Article Type

Original Study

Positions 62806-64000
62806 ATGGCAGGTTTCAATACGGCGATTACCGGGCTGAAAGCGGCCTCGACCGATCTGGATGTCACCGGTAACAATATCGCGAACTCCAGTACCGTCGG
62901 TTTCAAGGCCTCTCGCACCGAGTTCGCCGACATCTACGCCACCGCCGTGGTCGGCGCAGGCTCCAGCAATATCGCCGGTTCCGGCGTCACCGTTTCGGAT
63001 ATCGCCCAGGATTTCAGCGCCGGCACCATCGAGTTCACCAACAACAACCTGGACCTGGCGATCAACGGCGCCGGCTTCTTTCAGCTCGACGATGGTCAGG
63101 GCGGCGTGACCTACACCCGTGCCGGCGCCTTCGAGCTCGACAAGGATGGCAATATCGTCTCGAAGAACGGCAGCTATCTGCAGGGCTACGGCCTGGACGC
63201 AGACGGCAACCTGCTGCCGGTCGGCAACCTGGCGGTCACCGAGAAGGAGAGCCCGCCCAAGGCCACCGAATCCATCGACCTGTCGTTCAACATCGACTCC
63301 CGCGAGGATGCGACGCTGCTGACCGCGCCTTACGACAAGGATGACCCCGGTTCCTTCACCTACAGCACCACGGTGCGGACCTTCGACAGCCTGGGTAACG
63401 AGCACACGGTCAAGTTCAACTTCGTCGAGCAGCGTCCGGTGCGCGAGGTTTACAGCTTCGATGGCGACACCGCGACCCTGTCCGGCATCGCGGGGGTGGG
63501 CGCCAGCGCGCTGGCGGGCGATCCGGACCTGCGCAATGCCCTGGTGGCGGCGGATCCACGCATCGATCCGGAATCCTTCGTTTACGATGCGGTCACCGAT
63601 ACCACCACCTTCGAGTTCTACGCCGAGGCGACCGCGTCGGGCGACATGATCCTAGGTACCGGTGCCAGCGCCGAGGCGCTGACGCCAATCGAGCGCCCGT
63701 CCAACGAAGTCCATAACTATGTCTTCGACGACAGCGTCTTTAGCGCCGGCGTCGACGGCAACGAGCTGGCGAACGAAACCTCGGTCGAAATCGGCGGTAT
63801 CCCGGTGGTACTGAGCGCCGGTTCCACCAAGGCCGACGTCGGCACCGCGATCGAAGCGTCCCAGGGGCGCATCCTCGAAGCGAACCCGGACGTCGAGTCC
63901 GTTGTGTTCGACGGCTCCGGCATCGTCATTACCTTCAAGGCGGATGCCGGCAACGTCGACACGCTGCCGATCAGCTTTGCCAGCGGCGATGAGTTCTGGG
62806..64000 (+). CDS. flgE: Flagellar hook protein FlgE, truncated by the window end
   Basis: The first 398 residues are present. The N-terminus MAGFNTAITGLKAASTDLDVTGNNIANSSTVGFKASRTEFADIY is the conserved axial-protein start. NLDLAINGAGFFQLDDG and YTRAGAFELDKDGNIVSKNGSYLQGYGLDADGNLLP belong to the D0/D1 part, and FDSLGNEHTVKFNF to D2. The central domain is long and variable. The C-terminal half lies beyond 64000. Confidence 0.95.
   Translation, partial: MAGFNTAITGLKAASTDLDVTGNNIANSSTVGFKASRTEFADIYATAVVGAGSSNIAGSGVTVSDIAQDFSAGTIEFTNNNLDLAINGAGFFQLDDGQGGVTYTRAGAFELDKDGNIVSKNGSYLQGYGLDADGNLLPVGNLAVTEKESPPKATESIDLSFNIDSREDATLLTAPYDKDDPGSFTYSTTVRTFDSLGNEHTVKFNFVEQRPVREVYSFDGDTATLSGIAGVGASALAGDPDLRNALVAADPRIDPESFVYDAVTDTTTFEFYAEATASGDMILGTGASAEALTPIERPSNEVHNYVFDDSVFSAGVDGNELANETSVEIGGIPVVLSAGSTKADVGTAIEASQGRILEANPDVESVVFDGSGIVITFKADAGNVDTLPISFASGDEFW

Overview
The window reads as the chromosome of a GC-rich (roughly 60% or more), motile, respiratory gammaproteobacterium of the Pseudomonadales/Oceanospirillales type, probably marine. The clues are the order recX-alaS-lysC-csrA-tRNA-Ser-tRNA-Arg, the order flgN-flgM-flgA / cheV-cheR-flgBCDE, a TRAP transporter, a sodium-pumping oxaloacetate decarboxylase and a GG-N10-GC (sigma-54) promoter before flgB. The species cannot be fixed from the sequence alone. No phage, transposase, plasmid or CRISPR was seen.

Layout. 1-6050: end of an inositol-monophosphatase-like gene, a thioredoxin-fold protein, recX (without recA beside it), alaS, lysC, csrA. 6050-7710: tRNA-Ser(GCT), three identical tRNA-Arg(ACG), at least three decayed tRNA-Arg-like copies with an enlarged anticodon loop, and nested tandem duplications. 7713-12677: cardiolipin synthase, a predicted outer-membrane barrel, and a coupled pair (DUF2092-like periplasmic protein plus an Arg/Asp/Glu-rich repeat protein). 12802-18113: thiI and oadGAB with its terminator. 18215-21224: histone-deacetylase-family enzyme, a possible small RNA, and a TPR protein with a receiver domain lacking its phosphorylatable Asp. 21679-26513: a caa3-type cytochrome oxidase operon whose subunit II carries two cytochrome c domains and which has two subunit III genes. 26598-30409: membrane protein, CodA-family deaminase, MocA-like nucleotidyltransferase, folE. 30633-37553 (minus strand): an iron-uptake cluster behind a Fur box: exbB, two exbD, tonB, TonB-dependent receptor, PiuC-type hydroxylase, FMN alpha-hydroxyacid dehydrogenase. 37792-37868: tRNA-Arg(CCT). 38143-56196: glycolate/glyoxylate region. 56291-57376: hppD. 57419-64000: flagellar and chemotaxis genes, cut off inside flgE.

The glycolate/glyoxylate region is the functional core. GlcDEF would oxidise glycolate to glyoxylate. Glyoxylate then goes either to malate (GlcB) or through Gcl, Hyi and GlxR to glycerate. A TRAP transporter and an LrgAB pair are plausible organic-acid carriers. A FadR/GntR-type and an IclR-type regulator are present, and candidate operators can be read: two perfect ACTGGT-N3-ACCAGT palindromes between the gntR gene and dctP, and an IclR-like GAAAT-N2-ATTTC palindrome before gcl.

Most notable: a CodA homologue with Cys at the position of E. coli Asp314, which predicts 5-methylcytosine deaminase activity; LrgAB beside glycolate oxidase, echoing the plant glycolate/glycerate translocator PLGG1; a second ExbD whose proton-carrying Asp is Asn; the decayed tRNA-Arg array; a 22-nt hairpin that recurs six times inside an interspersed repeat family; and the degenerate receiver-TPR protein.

Objectives This study aimed to estimate the nonresponder rates to the hepatitis B vaccine and identify possible risk factors of nonresponse among a group of healthcare workers (HCWs) at the National Liver Institute Hospital. Background Hepatitis B is the most important infectious occupational disease among HCWs. The most effective preventive measure is hepatitis B vaccination. Response to the hepatitis B vaccine [significant hepatitis B surface antibodies (HBsAbs) titer] ranges from 85 to 90% globally. HCWs are at a high risk of acquiring hepatitis B virus (HBV), and nonresponder rates after HBV vaccination have not been reported previously among HCWs at the National Liver Institute. Participants and methods A retrospective and follow-up study was carried out at the National Liver Institute. The studied group included 200 HCWs who were evaluated for immune response by measuring serum HBsAbs levels within 6 months after completing three doses of the HBV vaccine. A questionnaire was administered to them to assess the risk factors of nonresponse. Results The nonresponder rate to the hepatitis B vaccine (nonsignificant HBsAbs titer) was 9%. The results showed that there was a significant relationship between nonresponse and older age, high BMI, and the presence of chronic diseases; 55.6% of the nonresponders were older than 30 years of age, 66.7% of the nonresponders had BMI above 30, and 100% of hepatitis C-infected HCWs showed no response to the vaccine (P < 0.05). Conclusion and recommendations Nonresponder HCWs to the HBV vaccine who work in a high-risk environment are at a high risk of acquiring HBV infection. Therefore, it is crucial to check postvaccination HBsAbs in all HCWs. This strategy will ensure safety at work by reducing nosocomial transmission, and will have a cost-effective impact at an individual as well as at a national level.